Will Fear Cripple the Tea Party in Minnesota? – Part IIJuly 28, 2010 at 5:47 am | Posted in Political | 3 Comments
Tags: Astroturf, conservative, grassroots, libertarian, Minnesota Tea Party Patriots, nancy pelosi, originalist, politics, Republican Party, revolutionary, tea party, tea party patriots
by Walter Scott Hudson
In the wake of a shakeup in Tea Party Patriots’ coordination in Minnesota, I have posited the existence of two opposing factions within the Tea Party movement. The originalist is an activist open to utilizing the existing political system, including its major political parties, to secure public policy consistent with the movement’s principles. The revolutionary is fed up with the whole shebang, detests party politics, and seems less concerned with securing public policy than sticking a thumb in the system’s eye.
It was not my intent for this to be a multi-part series. However, I received a comment from an American Majority activist and Tea Party organizer in California named Laura Boatright, which provides an excellent opportunity to expound upon the point.
I disagree with this confessed Tea Party Patriot affiliated writer’s conclusion: “This is the revolutionary mindset, fixated on pursuing an elusive and undefined alternative to the current system. Instead of recognizing corruption as the problem, and seeking to root it out, the revolutionary seeks to undo the system and start from scratch. The originalist, on the other hand, recognizes that you don’t change the score by taking your ball and going home.”
The (completely LEGITIMATE) “fear” is that instead of Tea party Patriots influencing the parties (system), the parties are influencing the TPP (by pretending to lend an ear to the self-appointed leaders; flattery works). I haven’t seen ANY proof of this being a winning strategy in bringing our country to the stated goals of TPP…in fact, here in CA, where TWO TPP board members (and “co-founders”) reside, we had DEVASTATING LOSSES. Most MARKEDLY in their respective backyards of San Diego and Sacramento. Not even able to gain seats on the Central Committees in their own backyards. While “revolutionaries” were able to do so in their communities.
So, it begs the question as to WHOM will be EFFECTIVE in the end; the “originalists” who partner with the corruption [they] claim to fight against, or the Revolutionaries who, like the Revolutionaries before them (from Paul Revere/Sons of Liberty to Martin Luther King Jr), INSISTED we do better.
I know where my money is…
Addressing Ms. Boatright directly: I can’t speak to your personal experience or the examples you cite. I trust I can take your testimony at face value. That said, I’m not sure I understand your point.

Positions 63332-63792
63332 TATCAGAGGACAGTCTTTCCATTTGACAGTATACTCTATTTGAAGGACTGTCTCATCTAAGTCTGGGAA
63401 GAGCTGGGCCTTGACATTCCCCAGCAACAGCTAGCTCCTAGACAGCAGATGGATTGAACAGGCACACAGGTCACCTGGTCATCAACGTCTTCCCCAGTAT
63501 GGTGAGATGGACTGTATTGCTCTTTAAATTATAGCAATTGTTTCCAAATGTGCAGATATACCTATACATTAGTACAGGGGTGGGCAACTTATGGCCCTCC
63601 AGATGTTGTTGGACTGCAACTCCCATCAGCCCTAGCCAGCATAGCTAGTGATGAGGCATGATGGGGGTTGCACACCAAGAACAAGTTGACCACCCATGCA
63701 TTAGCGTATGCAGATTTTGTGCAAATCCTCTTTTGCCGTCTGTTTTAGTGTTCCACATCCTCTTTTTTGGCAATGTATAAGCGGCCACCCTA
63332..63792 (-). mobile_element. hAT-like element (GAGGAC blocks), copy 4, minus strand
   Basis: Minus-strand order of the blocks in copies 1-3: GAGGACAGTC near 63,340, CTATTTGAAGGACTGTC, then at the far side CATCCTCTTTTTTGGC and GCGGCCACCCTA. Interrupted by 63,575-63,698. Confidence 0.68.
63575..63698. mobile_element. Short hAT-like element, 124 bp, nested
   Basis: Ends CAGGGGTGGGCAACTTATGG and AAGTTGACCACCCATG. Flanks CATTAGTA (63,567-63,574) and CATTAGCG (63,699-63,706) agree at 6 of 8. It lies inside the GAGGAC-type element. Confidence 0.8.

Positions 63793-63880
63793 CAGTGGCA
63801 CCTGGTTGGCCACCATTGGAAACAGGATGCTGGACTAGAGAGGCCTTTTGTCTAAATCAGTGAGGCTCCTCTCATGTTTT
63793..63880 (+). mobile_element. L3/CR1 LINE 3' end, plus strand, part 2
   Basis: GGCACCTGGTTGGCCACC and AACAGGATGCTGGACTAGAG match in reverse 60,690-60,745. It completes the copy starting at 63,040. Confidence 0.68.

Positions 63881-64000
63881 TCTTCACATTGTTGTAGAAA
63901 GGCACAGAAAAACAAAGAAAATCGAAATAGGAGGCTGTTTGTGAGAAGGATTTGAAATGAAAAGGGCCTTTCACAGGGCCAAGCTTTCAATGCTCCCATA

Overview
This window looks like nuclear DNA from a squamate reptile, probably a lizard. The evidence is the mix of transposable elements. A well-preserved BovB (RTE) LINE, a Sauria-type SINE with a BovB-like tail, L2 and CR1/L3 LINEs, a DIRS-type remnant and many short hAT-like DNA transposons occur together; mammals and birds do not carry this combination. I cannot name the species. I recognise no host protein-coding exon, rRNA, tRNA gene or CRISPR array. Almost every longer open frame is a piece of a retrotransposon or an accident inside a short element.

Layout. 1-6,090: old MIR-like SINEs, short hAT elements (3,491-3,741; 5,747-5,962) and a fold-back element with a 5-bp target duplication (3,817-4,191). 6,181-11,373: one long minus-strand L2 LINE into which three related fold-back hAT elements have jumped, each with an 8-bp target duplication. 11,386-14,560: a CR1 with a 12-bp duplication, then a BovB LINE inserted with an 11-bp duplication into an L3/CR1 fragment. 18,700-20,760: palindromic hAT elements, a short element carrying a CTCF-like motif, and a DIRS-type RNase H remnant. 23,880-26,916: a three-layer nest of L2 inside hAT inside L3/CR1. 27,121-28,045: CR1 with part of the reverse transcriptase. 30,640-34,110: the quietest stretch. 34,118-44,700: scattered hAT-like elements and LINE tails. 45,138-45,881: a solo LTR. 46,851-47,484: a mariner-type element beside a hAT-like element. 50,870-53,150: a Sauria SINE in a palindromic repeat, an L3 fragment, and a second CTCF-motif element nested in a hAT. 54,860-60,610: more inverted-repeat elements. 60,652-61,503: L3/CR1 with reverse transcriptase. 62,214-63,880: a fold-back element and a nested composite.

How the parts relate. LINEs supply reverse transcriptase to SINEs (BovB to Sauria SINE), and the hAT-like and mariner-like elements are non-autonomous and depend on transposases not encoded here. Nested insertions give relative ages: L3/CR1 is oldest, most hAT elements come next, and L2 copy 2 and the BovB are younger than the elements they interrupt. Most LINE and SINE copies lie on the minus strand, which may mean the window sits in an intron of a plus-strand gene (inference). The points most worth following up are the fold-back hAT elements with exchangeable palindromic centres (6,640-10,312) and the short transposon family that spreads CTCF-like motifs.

Let’s first consider your initial statement, that there is a legitimate fear of the TPP being more influenced by the system than the system is influenced by the TPP. A couple things come to mind. First, your sentiment seems to impose an obligation upon TPP to pursue its goals in a manner you have prescribed. It is possible others have reached different conclusions regarding the best path to success. Their method being different than yours is not evidence they have sold out their principles.
This highlights my only real beef with the revolutionary, the defamation of allies. Though I disagree with the revolutionary’s method, I do not question their loyalty to the goal. I ask for the same respect.
For most Tea Party activists, all this politicking is a relatively recent development. It stands to reason that folks who are new to negotiating the system are likely to go through a kind of adolescence. What began as a gung-ho charge against the system begins to settle into an understanding of how it works, and therefore how to pursue goals through coalition rather than combat. Perhaps this accounts for the “influence” you perceive. The goals have not changed. The principles remain. The methodology has matured.
The success or failure of select elections seems a poor benchmark for “a winning strategy.” Strategies are long-term. Elections are certainly important, and no effort should be spared to elect Tea Party vetted candidates. However, the movement goes beyond 2010 and 2012. We’re not just trying to undo the corruption of our political system, but rehabilitate the culture which enabled it. That is a goal which could span generations. The “progressives” have been at their game for over a century with virtually no competition. We have just begun our fight.
I certainly don’t wish to diminish lofty ambition, but it seems unreasonable to make the success of the movement contingent upon sweeping victories in California. If you want to swap anecdotal evidence, I can tell you about Minnesota. Some local groups have thrived due to the tremendous efforts of their respective coordinators. However, the statewide effort has been – up to this point – nearly stagnate. This is due in no small part to “state coordination” which was so busy sifting Republicans from membership, shooing away candidates, and otherwise burning every bridge we might cross to accomplishment that virtually nothing was done to facilitate growth.
The Revolutionaries of Old, our Founding Fathers, were tasked with destroying their contemporary system. There was no guarantee what might arise to replace it. We are blessed with the clearer goal they ultimately provided – the Constitution. We need not destroy, only restore. In that sense, we are not revolutionaries. Neither was Dr. King. He stood apart from the revolutionaries of his time and took a higher, harder, longer-sighted path.
To the question of which of these methods will be effective, let us hope both. Certainly, let us hope one or the other. All I ask is to be left to the race, that patriots direct fire downrange.